Narco News '02
Solutions to Social
a Recipe for Failure
Tuesday, August 6th, a new president took over in Colombia. Like the president who took over in the US in
2001, Colombia's new president Álvaro Uribe Velez is a
right-winger who supports military solutions to social problems
and, also like the president here, he was elected by less than
30 percent of the voting eligible population. Another parallel
to Mr. Bush is found in Mr. Uribe's distaste for democracy. Indeed,
Uribe has announced plans to eliminate the current two houses
of congress and replace them with a single house.
Governmental action that currently requires
legislation, would simply require, under Uribe's proposal, presidential
decrees. Uribe justifies his plan as a means to make the government
leaner and meaner. Most observers agree however, that the underlying
motive is to free up more money for the military and police forces.
Uribe has already asked the U.S. to increase military aid to
Colombia. The U.S. has given Colombia over $2 billion in mostly
military aid since 2000. Since Colombia became the third largest
recipient of U.S. military aid, state repression and paramilitary
violence have only increased.
As many of you know, there is a war in
Colombia that has been going on for many years. This war is essentially
of the rich and their hired guns, against the poor, with a relatively
large middle-class in the middle. Some of these folks in the
middle support the army and the rich in the hopes that this support
will protect their already tenuous position in a fragile economic
and social situation. Others in the middle-class find themselves
supporting those who organize and work for the poor in the labor
unions, church organizations and other social service organizations.
They do so for a couple of reasons: because they believe that
the way to make their country a better, more stable place to
live is by improving the economic well-being of all of their
country men and women, and because they know that when push comes
to shove they are more likely to end up poor than rich.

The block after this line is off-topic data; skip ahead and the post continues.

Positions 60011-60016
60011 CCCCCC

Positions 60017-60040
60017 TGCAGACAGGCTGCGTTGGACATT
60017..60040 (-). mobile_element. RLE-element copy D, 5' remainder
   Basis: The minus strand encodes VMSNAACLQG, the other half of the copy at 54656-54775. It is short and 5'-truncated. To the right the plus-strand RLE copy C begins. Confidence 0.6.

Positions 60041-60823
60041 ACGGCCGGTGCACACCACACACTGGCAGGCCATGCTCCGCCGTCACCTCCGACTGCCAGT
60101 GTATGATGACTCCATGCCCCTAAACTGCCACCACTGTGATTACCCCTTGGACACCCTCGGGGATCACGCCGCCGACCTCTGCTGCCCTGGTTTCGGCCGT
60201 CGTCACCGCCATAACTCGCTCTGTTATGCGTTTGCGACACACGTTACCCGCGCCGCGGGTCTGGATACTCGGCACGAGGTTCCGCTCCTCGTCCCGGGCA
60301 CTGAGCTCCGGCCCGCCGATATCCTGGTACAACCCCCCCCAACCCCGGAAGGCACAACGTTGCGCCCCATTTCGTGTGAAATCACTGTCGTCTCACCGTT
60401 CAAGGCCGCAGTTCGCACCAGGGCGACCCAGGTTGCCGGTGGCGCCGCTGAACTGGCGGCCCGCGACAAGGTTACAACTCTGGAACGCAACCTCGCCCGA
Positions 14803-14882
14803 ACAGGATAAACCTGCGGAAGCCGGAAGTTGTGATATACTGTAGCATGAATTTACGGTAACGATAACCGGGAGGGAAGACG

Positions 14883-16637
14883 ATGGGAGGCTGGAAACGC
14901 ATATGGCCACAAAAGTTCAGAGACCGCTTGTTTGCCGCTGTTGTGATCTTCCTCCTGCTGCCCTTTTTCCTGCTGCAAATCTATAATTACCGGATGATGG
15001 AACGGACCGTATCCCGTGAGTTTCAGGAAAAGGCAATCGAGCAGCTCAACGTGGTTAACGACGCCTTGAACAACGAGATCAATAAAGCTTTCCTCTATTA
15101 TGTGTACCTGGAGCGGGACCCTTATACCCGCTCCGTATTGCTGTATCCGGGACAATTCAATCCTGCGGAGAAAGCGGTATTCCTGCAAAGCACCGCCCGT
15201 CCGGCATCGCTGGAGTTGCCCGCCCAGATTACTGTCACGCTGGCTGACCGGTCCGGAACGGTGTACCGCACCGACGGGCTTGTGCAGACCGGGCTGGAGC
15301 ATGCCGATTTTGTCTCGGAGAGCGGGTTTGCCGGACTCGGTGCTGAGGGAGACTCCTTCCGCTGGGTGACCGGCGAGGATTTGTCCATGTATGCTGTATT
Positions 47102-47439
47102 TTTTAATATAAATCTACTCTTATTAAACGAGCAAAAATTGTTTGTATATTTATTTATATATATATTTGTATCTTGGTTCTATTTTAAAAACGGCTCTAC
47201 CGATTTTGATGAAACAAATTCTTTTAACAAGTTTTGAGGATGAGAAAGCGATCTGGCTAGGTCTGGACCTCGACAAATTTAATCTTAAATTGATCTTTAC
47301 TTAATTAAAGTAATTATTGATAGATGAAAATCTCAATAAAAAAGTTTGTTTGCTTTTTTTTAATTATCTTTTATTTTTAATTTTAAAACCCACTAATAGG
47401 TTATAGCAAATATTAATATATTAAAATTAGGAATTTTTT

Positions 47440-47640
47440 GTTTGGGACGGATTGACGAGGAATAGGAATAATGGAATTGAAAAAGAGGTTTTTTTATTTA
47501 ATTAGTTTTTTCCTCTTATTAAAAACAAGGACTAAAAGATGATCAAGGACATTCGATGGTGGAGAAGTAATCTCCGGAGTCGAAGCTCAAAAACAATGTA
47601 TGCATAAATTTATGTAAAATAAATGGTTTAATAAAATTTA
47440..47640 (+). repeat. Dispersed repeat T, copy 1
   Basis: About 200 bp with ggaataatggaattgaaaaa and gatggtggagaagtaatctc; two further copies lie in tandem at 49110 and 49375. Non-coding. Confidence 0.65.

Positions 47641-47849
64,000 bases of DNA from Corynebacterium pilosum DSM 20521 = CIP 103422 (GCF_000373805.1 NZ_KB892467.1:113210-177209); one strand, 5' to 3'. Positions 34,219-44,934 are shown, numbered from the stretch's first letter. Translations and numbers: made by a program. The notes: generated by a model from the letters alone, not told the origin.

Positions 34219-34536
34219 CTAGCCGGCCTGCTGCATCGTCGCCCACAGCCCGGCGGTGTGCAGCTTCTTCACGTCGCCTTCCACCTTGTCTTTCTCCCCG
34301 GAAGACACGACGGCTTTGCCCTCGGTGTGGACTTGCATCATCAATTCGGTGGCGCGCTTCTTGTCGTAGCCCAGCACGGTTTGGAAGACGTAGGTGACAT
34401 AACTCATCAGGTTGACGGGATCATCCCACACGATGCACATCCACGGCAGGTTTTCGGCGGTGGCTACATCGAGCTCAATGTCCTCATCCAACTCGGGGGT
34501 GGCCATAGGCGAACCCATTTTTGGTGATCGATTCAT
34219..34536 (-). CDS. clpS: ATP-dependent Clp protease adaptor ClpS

Indeed, many members of Colombia's middle
class have already seen their economic situation worsen thanks
to US corporate pressure (through the World Bank and IMF loan
requirements) to privatize publicly owned utilities like the
phone company and the electrical power company. When these types
of agencies are privatized, they usually become more expensive
and also force thousands of workers out of their jobs. This is
done so that these newly privatized companies can show a quick
profit and make their new owners, like Citigroup and Chase Manhattan,
To prevent job loss and the accompanying
poverty and downward spiral of despair, organizations of workers
in these companies have held mass protests in the cities of Colombia.
The answer to these protests by the government has been one of
increased repression. The leaders of these protests have been
kidnapped and gunned down by death squads who are paid by the
same people who provided financial support to the new president-the
rightwing paramilitaries. These groups are involved in the drug
trade and are also intimately connected to the military and various
rightwing political parties and the folks these parties represent.
The paramilitaries are responsible for over 2/3 of the deaths
in Colombia's 30-year civil war. In what can only be construed
as a cynical public relations move designed to fool the Colombian
public and the US Congress, the new president and Carlos Castaño,
the leader of the largest paramilitary group (AUC), recently
announced that the AUC would soon cease to exist.
What they did not make clear, however, was that, instead of functioning
illegally as they have in the past, this group's structure, along
with most of its members, will be legalized, either by being
incorporated into the military and national police force or by
the creation of a parallel structure whose role will be to neutralize
popular opposition. So, instead of the paramilitary soldiers
illegally conducting their murder and repression of those opposed